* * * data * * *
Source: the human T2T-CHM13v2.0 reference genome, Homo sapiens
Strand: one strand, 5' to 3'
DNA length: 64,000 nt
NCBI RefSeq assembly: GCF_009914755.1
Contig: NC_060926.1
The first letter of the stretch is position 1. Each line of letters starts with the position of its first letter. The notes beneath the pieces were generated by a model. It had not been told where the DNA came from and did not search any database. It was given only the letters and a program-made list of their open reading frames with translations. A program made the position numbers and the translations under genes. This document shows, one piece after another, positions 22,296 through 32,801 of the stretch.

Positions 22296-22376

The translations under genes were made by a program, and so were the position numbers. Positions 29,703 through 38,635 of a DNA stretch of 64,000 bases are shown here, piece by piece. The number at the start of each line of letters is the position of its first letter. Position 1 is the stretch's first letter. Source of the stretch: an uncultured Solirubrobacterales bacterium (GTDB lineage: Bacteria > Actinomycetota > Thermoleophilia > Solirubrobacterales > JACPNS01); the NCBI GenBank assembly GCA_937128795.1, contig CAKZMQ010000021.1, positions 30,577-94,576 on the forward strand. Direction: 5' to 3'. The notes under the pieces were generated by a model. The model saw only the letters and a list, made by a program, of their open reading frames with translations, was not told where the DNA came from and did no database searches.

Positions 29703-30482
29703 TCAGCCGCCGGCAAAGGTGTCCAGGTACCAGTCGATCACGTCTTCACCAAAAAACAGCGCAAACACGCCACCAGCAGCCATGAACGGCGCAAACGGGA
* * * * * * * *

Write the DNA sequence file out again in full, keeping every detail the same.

Source: the human T2T-CHM13v2.0 reference genome, Homo sapiens
Strand: one strand, 5' to 3'
DNA length: 64,000 nt
NCBI RefSeq assembly: GCF_009914755.1
Contig: NC_060926.1
The first letter of the stretch is position 1. Each line of letters starts with the position of its first letter. The notes beneath the pieces were generated by a model. It had not been told where the DNA came from and did not search any database. It was given only the letters and a program-made list of their open reading frames with translations. A program made the position numbers and the translations under genes. This document shows, one piece after another, positions 22,296 through 32,801 of the stretch.

Positions 22296-22376

The translations under genes were made by a program, and so were the position numbers. Positions 29,703 through 38,635 of a DNA stretch of 64,000 bases are shown here, piece by piece. The number at the start of each line of letters is the position of its first letter. Position 1 is the stretch's first letter. Source of the stretch: an uncultured Solirubrobacterales bacterium (GTDB lineage: Bacteria > Actinomycetota > Thermoleophilia > Solirubrobacterales > JACPNS01); the NCBI GenBank assembly GCA_937128795.1, contig CAKZMQ010000021.1, positions 30,577-94,576 on the forward strand. Direction: 5' to 3'. The notes under the pieces were generated by a model. The model saw only the letters and a list, made by a program, of their open reading frames with translations, was not told where the DNA came from and did no database searches.

Positions 29703-30482
29703 TCAGCCGCCGGCAAAGGTGTCCAGGTACCAGTCGATCACGTCTTCACCAAAAAACAGCGCAAACACGCCACCAGCAGCCATGAACGGCGCAAACGGGA